Caveat: Vigilant Disregard

On my work blog's admin page, hosted on the website, which is Korean, they will put up these little "prompts" to suggest blog topics, in Korean.

Yesterday, on June 25th, appropriately, they had the question:

6.25전쟁과 같은 전쟁이 다시 일어나지 않으려면, 어떻게 해야 할까요?

Roughly, it asks, "How can we avoid another war like the 6-25 war?" ("6-25 war" is what South Koreans call the Korean war, since it started with the  North's surprise attack on June 25th, 1950). 

The answer that popped into my mind immediately was: "Just keep doing the same thing that's been done."

Why such a flippant answer? Well, it's worked for 60 years, right? 

I would characterize the South's approach to the North with the oxymoronic phrase "vigilant disregard." Vigilant because the Korean military is large, well-trained (relatively speaking), and well-supported (e.g. financially, by the U.S. alliance, etc.). Disregard, because, despite this vigilance, there is little coherence or intentionality to be found in the broader policy portfolio. It is mostly reactive, but tempered by a strong conservative tendency to hove to the status quo and avoid provocation. I've always said that South Korea seems to mostly see the North the way a Korean family would regard a mentally ill elderly relative. Something to be embarassed by, to try to ignore, but also to be controlled as best possible.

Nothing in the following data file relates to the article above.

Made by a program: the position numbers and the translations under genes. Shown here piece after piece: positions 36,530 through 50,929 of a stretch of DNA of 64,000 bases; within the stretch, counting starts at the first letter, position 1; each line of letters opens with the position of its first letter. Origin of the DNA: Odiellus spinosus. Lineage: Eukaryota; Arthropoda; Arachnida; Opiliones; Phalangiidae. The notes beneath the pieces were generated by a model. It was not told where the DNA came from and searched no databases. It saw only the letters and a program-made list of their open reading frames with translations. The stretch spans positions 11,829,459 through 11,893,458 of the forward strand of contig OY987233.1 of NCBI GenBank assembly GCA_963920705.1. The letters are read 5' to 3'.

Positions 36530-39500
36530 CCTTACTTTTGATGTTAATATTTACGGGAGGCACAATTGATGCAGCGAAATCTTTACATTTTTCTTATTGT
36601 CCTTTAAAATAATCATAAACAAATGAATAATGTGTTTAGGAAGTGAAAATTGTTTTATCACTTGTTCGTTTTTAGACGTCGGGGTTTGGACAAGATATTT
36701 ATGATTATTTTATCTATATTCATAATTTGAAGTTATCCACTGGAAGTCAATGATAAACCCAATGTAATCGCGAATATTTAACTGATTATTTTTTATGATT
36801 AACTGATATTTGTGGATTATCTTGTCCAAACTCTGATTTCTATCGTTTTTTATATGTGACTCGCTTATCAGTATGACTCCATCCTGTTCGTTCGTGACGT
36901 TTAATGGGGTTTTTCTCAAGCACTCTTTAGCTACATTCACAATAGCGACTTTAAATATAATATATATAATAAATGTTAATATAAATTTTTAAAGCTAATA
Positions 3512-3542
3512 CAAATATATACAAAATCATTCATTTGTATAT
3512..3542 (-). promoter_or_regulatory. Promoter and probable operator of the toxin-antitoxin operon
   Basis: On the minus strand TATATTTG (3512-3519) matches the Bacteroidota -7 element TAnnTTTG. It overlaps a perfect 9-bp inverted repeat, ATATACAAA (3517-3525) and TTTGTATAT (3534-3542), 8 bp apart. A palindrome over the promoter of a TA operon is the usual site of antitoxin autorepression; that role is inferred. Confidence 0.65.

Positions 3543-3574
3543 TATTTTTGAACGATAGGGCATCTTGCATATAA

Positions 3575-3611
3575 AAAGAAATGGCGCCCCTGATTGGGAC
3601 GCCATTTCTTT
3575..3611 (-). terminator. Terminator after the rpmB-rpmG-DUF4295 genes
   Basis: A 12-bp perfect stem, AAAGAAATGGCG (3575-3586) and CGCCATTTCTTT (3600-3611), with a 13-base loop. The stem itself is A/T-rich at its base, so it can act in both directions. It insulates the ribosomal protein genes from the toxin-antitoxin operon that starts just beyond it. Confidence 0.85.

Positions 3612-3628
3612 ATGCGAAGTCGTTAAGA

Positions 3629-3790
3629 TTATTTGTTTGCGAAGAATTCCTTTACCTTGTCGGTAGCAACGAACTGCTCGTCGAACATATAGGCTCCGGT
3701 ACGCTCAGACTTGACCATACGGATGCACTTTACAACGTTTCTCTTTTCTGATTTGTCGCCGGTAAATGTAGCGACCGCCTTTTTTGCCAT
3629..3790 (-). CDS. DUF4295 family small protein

Anyway, I answered that naver blog question here on this here blog thingy. 

[daily log: walking, 6 km]

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